Pact with our listeners
I’ll never forget a comment we received in the first months of our first season. We had just released Radio Ambulante, which was a huge feat for our small team. We had to train journalists to make audio stories, raise funds, and forge partnerships, among many other things. But I think our biggest challenge at the time – as it is today – was to create an innovative program while simultaneously creating an audience for such a program.
I didn’t realize the magnitude of the challenge until we received an online comment that was something like: It was a really good show, but the actors seemed very exaggerated.
Clearly this listener didn’t realize that those “actors” are real people, and that all of our stories are true. Anyway, this was our challenge. That mix of voices, narration, background sound, music, and sound effects, which to us sounds like any other podcast, in Latin America sounds like a radio soap-opera.
Being the show’s senior producer and sound designer I thought about this a lot in the beginning. I wanted to put myself in the place of someone who was listening to this type of production for the first time. How would the voice of the narrator, the type of music, and the rhythm of the story sound to them? I decided to anchor myself in my own preferences, hoping that in time we would develop our sound along with our audience.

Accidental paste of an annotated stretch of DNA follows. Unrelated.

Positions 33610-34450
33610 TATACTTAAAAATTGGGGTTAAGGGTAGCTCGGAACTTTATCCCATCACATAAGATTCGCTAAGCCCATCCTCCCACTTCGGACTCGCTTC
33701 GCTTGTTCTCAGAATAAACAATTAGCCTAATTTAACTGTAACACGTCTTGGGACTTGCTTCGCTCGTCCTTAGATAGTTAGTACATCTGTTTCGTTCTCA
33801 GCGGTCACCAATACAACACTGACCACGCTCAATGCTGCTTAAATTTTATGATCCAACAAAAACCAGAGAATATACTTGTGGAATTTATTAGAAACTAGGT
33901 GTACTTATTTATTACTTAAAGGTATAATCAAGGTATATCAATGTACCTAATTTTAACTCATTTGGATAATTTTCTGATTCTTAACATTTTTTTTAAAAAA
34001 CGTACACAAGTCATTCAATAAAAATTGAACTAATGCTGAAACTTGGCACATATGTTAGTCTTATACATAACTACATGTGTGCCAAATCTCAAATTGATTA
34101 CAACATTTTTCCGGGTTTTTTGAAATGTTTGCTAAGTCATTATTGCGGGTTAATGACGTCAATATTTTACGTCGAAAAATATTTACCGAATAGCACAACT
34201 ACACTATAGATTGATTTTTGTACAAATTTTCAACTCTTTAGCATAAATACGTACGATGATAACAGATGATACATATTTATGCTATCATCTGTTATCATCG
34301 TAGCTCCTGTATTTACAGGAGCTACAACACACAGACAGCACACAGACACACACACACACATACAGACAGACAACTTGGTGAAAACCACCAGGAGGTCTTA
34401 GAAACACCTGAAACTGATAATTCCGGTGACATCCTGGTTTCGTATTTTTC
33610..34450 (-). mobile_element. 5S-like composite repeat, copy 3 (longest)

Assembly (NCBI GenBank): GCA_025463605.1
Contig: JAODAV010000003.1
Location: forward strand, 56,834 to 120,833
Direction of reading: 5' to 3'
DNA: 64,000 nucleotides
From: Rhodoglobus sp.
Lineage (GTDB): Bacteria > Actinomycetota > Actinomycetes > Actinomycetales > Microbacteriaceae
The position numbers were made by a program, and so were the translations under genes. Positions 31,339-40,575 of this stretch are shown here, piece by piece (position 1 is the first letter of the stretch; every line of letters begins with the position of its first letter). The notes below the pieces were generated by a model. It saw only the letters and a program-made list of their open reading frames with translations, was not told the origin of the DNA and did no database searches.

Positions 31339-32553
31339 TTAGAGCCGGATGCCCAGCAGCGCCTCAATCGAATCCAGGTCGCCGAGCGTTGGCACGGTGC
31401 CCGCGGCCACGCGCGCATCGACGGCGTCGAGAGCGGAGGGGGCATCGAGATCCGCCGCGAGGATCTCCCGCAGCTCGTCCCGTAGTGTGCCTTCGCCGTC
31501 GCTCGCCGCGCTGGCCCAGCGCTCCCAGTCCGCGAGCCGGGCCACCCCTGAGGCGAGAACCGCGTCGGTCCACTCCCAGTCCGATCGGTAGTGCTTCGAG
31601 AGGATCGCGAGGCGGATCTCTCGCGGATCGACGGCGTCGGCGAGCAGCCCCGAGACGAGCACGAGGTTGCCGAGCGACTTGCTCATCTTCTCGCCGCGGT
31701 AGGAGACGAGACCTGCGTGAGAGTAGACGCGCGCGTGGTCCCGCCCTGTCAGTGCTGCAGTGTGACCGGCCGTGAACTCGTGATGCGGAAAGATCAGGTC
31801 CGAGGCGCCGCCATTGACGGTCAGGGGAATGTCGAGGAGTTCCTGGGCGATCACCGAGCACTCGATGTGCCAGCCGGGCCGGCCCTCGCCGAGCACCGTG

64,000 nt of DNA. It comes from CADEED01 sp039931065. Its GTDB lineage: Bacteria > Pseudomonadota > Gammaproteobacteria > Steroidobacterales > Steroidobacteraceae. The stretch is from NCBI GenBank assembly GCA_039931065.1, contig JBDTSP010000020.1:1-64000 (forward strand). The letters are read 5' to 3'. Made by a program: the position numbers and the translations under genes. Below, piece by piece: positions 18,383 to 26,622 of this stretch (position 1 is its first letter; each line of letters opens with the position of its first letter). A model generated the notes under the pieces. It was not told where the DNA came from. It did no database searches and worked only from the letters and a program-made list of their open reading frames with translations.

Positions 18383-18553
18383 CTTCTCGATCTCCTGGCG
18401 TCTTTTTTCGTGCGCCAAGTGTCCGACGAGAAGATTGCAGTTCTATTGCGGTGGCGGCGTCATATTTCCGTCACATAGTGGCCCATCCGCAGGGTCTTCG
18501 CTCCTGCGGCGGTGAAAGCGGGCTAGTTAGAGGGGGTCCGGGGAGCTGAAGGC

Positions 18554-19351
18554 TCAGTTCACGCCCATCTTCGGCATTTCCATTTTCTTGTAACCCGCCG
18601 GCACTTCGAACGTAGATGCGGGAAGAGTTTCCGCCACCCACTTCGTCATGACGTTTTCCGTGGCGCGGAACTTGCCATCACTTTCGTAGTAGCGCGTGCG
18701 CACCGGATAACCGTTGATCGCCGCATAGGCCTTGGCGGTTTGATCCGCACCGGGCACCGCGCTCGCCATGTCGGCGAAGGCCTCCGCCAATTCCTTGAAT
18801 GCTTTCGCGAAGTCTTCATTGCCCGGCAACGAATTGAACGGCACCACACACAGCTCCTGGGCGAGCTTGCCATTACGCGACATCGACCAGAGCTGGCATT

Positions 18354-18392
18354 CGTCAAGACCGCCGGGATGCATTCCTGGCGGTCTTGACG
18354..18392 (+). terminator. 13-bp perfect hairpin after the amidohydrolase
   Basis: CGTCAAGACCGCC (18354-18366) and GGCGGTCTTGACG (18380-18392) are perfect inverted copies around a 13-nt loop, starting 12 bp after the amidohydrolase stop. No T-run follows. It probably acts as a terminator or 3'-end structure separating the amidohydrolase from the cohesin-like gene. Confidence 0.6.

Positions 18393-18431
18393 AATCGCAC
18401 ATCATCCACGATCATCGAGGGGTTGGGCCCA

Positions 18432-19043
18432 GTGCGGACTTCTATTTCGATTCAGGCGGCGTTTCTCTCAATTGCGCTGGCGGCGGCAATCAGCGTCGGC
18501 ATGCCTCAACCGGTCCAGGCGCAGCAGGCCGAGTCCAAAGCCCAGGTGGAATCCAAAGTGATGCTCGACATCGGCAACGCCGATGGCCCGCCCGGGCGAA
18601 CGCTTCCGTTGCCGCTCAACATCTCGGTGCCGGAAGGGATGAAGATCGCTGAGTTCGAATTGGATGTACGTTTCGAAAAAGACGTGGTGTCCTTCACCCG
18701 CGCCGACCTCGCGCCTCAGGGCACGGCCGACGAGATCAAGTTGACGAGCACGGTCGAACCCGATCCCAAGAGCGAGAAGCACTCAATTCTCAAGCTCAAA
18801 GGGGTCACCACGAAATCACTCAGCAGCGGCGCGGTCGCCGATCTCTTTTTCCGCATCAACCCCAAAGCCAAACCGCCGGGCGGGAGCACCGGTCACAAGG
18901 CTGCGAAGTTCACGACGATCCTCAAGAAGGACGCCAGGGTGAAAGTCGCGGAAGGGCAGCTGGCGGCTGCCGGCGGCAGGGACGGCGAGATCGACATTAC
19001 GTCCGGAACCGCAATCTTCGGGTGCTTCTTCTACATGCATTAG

But still, I had one doubt – How could we make it clear to the listeners when something is real and when it isn’t?
I made a simple decision: When there are real sounds, we’ll only use real sounds. When there are no real sounds, we’ll use sound effects.
Usually, a Radio Ambulante story is made up of one or two interviews. In these cases, when there’s no ambient sound recorded by the reporter, we use sound effects to create a soundscape for the story. To be clear: these recordings are NOT recorded by us. We use a sound effects library and we also find sounds online. We also choose sounds that are a bit exaggerated to give listeners another tip that these are effects and are only there to support the narrative.
But when there are scenes recorded by a reporter, for example in Night Walk or N.N. (No Name), even if it is only one scene, we then restrict ourselves to using music to support these stories’ narratives. The idea is that the listener can then trust that those sounds were recorded in the field by us.
This pact with the listener was not something we said on the air, nor did we announce it on the website. But I think it’s something intuitive when you hear our episodes, as it is for me when I hear US programs that also use various sounds.
I think the challenge of creating our program while we were also creating an audience has already passed into a new phase. Now it’s a matter of seeing how the show evolves because of you, the audience.
Text written by: Martina Castro (@martinacastro)
Martina Castro is Co-Founder and Senior Producer of Radio Ambulante.